As a running example, let’s say that we have a cube whose surface we know to be 50 cm², but we don’t know its side lengths. In the next few steps, we’ll use this information to find the cube’s volume.

Divide the cube’s surface area by 6. Since the cube has 6 faces with equal area, dividing the cube’s surface area by 6 will give you the area of one of its faces. This area is equal to the lengths of two of its sides multiplied (l × w, w × h, or h × l).

In our example, dividing 50/6 = 8.33 cm². Don’t forget that two-dimensional answers have square units (cm², in², and so on).

Take the square root of this value. Since the area of one of the cube’s faces is equal to s² (s × s), taking the square root of this value will find you the length of one of the cube’s sides. Once you have this, you have enough information to solve for the volume of the cube as you normally would.

In our example, √8.33 is roughly 2.89 cm.

Cube this value to find the Volume of a cube. Now that you’ve obtained a value for the length of the cube’s side, simply cube this value (multiply it by itself twice) to find the volume of the cube as detailed in the section above. Congratulations – you’ve found the volume of a cube from its surface area.

In our example, 2.89 × 2.89 × 2.89 = 24.14 cm³. Don’t forget to label your answer with cubic units.

**Divide the diagonal across one of the cube’s faces by √2 to find the cube’s side length.** By definition, the diagonal of a perfect square is √2 × the length of one of its sides. Thus, if the only information you’re given about a cube is regarding the diagonal length of one of its faces, you can find the side length for the cube by dividing this value by √2. From here, it’s relatively simple to cube your answer and find the volume of the cube as described above.

- For instance, let’s say that one of a cube’s faces has a diagonal that is
**7 feet**long. We would find the side length of the cube by dividing 7/√2 = 4.96 feet. Now that we know the side length, we can find the volume of the cube by multiplying 4.96^{3}=**122.36 feet**.^{3} - Note that, in general terms,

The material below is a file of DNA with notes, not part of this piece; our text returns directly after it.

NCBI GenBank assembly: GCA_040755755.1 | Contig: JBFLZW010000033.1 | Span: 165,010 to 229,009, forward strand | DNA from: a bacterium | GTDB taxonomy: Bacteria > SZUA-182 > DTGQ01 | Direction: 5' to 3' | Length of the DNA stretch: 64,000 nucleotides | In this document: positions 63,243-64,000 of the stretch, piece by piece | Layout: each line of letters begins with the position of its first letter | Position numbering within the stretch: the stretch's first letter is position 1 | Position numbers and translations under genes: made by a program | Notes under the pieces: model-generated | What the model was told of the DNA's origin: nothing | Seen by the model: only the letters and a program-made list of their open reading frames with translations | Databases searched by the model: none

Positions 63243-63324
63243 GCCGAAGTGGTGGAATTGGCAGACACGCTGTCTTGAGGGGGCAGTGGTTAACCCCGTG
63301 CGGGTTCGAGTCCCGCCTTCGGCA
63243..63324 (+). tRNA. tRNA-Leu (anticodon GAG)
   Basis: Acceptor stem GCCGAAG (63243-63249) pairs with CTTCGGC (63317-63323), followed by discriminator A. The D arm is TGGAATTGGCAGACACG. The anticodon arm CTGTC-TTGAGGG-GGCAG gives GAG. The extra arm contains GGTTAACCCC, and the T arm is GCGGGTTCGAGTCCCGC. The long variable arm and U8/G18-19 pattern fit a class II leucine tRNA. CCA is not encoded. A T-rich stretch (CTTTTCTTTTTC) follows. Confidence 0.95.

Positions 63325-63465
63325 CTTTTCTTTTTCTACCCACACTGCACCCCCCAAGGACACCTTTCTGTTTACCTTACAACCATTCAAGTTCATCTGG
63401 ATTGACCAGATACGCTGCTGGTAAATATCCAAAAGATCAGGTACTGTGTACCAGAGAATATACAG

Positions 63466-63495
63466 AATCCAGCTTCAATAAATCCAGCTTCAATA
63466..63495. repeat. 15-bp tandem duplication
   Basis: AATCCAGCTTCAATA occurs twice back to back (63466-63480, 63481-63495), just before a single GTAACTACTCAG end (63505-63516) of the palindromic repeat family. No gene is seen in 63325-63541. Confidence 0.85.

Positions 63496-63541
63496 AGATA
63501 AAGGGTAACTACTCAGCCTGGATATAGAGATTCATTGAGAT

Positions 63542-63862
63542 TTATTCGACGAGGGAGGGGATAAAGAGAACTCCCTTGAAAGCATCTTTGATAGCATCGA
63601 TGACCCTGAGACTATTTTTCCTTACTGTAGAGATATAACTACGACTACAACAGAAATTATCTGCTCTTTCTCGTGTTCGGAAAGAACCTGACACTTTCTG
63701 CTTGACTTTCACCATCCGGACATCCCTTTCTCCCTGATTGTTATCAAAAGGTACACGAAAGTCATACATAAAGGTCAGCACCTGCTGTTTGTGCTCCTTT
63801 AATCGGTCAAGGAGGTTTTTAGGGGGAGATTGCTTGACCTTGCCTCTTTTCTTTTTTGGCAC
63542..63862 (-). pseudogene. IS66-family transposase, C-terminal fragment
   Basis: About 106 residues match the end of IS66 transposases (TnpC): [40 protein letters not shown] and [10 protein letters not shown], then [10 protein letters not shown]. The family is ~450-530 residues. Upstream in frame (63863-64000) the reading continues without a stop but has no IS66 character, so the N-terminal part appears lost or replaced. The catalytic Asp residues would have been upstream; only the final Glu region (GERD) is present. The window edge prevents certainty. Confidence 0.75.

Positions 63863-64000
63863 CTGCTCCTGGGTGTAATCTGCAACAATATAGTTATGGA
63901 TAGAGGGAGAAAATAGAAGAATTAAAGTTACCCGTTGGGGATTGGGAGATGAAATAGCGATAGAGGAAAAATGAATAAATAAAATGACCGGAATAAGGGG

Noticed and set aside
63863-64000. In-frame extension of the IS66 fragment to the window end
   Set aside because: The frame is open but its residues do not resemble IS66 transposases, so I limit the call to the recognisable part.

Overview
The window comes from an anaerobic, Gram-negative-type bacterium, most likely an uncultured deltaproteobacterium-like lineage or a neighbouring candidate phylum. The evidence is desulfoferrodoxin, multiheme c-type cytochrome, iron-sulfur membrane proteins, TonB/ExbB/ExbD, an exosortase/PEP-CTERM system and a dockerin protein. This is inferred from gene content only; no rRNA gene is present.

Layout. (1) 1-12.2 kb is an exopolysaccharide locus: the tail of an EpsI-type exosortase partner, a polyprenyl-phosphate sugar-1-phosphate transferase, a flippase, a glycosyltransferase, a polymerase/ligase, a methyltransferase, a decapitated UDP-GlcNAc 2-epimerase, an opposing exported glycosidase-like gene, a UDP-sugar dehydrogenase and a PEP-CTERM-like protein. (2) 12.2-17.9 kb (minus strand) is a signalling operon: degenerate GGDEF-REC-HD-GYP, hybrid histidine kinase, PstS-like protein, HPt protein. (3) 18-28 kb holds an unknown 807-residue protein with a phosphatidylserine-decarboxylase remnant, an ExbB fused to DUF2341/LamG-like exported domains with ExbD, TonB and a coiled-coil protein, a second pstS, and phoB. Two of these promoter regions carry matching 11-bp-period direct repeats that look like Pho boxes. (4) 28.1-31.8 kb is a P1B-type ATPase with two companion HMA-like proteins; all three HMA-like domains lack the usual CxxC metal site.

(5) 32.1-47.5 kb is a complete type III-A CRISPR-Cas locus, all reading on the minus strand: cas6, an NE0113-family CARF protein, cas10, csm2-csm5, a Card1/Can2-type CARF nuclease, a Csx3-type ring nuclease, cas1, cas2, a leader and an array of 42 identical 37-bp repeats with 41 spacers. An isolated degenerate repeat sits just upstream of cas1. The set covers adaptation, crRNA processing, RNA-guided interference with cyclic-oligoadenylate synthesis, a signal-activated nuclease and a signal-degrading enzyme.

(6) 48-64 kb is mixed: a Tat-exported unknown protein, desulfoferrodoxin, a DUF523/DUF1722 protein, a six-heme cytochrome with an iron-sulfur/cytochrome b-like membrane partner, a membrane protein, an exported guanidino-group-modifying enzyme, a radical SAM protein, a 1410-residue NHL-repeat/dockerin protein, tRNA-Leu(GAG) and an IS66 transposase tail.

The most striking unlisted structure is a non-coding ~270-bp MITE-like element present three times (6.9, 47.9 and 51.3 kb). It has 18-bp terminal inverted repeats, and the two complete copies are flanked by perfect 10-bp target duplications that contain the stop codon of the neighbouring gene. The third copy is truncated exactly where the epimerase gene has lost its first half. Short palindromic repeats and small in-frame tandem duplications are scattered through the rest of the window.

*d*^{2}= 2*s*^{2}where*d*is the length of the diagonal of one of the cube’s faces and*s*is the length of one of the sides of the cube. This is because, according to the Pythagorean theorem, the square of the hypotenuse of a right triangle is equal to the sums of the squares of the other two sides. Thus, because the diagonal of a cube’s face and two of the sides on that face form a right triangle,*d*^{2}=*s*^{2}+*s*^{2}= 2*s*^{2}.**Square the diagonal of two opposite corners of the cube, then divide by 3 and take the square root to find the side length.**If the only piece of information you’re given about a cube is the length of a 3-dimensional line segment stretching diagonally from one corner of the cube to the corner opposite it, it’s still possible to find the volume of the cube. Because*d*forms one of the sides of a right triangle that has the diagonal between the two opposite corners of the cube as a hypotenuse, we can say that*D*^{2}= 3*s*^{2}, where D = the 3-dimensional diagonal between opposite corners of the cube.- This is because of the Pythagorean Theorem.
*D*,*d*, and*s*form a right triangle with D as the hypotenuse, so we can say that*D*^{2}=*d*^{2}+*s*^{2}. Since we calculated above that*d*^{2}= 2*s*^{2}, we can say that*D*^{2}= 2*s*^{2}+*s*^{2}= 3*s*^{2}. - As an example, let’s say that we know that the diagonal from one of the corners in the base of the cube to the opposite corner in the “top” of the cube is 10 m. If we want to find the volume, we would insert 10 for each “D” in the equation above as follows:
*D*^{2}= 3*s*^{2}.- 10
^{2}= 3*s*^{2}. - 100 = 3
*s*^{2} - 33.33 =
*s*^{2} **5.77 m**= s. From here, all we need to do to find the volume of the cube is to cube the side length.- 5.77
^{3}=**192.45 m**^{3}

- This is because of the Pythagorean Theorem.

For Volume of a Sphere click here!